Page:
Its true The media and establishment would sell their souls to stop Donald Trump ,the question is perhaps he unlike Clinton cannot be bought by Gulf oi) monies That’s how non Americans view this in my country ,wed rather take a gamble on Trump as we did on brexit contrary to what Suadi oil money and the Worlds financial institutions wanted as did our Western media .Clinton cannot be trusted

  2. Anonymous1 year ago

    Democrats will prevail even though we are very leary of Clinton. Unfortunately the alternative is untenable. Trump is so polarizing and unqualified to be President we, the voters, have no other choice. If the GOP had put forth a great candidate many democrats would gladly have voted for him/her but never Trump. Therefore,Hillary wins as there are more democrats in the entire population.

  3. Anonymous1 year ago

    US Dept. of State under Pres. Carter and the Clintons that forced Israel to withdraw from Israeli Sinai which now became a muslim terror enclave and forced Israel to sign the Oslo Accord with Arafat, second Hitler, who then started two terror campaigns in Israel on the US taxpayers’ money and arms that the neo-Nazi US State Dept. and US Army provided him with and criminally continues to do so via Himmler-Abu Mazen – all that in the genocide of Jewish Israelis in crimes against humanity based on concealed Saudi bribes and Saudi terrorist money laundering via Pres. Carter, Clinton and Hussein Obama Presidential Libraries and other criminal and corrupt channels subject to FBI’s and Congress’ investigation to prevent another enemy of the USA and Israel, namely Hillary Clinton, to become the U.S. president.

    United Trial Group

    1. Anonymous1 year ago

      Love & agree with your reply.

  4. Anonymous1 year ago

    I must congratulate the “Pollsters” who formulated these questions. It takes great skill and determination to design a poll as useless and uninformative as this one. Well done folks. Your place as national got to pollsters is assured.

    1. Anonymous1 year ago

      How is this useless and uninformative?

  5. Anonymous1 year ago

    I feel that Hilary has been waiting for a long time but she is not a good candidate, we need to get off this Washington bus as it is headed for socialism and that will only support her and the elites she surrounds herself with, on the other hand there’s Trump, untried in the political arena but he offers CHANGE, we are all ready for change to make America better, is he our only hope? This is how it boils down, when change is needed a leader takes action, a leader is not elected but rather becomes the force that drives needed change. Hilary was slow to react in Benghazi, the government did not react when our sailors were held at gunpoint by Iranians, what does it take to get some action? This is why Trump has become popular he seems to be willing to take action!!!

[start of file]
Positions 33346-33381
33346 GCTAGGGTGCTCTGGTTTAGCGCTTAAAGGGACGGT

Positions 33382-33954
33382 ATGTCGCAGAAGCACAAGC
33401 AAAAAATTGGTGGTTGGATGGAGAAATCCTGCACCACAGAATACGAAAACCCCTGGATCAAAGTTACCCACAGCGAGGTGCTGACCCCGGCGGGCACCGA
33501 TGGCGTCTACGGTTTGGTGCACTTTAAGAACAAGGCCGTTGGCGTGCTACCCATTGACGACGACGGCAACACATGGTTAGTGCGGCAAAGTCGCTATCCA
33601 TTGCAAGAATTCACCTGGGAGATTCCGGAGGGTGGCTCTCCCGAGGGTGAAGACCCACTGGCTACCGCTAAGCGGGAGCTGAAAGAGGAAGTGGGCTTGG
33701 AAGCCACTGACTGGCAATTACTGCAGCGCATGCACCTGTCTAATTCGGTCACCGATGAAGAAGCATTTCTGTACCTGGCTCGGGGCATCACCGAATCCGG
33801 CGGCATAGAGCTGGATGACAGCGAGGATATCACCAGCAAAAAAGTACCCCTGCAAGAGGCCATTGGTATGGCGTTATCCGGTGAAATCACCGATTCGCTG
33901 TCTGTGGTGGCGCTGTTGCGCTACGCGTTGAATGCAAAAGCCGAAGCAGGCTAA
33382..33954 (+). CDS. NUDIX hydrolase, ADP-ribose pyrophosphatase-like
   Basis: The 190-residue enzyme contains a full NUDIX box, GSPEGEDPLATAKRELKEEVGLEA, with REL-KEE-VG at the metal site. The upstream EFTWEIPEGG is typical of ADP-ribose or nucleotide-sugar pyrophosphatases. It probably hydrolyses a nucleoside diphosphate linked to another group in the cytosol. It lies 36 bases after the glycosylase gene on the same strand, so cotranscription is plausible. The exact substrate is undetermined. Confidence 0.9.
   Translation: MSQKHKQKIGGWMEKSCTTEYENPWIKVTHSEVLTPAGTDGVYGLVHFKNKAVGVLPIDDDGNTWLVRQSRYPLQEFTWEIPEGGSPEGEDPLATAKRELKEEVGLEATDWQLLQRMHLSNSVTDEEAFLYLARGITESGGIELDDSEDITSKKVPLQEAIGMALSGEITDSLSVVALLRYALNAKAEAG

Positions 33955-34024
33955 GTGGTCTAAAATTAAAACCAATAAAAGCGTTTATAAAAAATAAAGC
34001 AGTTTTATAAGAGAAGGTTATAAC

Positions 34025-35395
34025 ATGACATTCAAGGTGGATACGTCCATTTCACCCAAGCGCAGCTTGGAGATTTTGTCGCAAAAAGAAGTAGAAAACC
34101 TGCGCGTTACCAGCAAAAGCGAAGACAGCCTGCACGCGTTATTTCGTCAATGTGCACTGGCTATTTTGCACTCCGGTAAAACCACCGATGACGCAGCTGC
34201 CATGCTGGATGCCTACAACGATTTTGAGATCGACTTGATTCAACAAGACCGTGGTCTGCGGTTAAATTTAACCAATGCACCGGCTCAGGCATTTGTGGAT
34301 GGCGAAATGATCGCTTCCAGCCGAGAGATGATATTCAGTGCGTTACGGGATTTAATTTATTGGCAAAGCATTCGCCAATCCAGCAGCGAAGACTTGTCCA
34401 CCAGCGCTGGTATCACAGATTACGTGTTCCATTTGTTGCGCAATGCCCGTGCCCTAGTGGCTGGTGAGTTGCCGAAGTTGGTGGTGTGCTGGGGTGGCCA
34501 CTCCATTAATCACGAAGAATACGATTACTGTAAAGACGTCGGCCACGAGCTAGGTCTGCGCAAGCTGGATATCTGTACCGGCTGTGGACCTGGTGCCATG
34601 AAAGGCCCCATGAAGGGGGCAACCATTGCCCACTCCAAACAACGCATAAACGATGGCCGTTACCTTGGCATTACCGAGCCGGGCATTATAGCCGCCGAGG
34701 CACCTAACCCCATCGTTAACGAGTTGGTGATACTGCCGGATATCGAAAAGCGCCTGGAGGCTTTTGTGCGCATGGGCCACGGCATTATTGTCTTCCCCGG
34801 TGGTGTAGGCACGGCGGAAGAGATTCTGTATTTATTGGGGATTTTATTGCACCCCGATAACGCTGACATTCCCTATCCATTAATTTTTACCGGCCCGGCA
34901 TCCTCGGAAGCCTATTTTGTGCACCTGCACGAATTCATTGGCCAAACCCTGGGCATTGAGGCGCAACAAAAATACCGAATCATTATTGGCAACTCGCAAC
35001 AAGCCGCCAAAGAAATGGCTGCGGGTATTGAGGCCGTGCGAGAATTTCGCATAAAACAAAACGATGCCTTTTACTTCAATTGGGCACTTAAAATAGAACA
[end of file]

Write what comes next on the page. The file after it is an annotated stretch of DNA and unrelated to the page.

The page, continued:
1. Anonymous1 year ago

      German citizens in the 1930’s got some change and plenty of action. Be careful what you wish for!

  6. Anonymous1 year ago

    I’m cold to both-neither has the character, the knowledge, the humility, the political and mental and personal discipline to be the number 1 magistrate of the United States of America. But the public. including will be presented with what we deserve! Edward B. Hauck, Lancaster, PA

    1. Anonymous1 year ago

      Yes! It’s a question of the “lesser of 2 bad choices.”

  7. Jay J Jameson1 year ago

    That is a riot that Clinton supporters think that she is conservative!!!
    HA Wait until the jobs start disappearing after she signs that DEAL
    called TPP. (These things are ‘deals’ now, not treaties, because deals
    don’t have to be approved of by the people.) And the TPP is NOT approved
    of by the people, yet the Mrs. knows best and will ram it down the screaming
    objecting USA citizens throats any day and every day she can.

    1. Anonymous1 year ago


    2. Anonymous1 year ago

      Not true. The Trans Pacific Partnership is a treaty, and like any treaty it has to be voted on by the US Senate as any other treaty (NO treaties are approved “by the people”). Paul Krugman notes that it’s not a terribly good deal, and has some bad features (mainly supporting corporate monopolies) but doesn’t make a huge bit of difference .

      This doesn’t have much to do with Clinton anyway. It’s been negotiated on for over a decade, and the Senate’s scheduled vote is before the inauguration.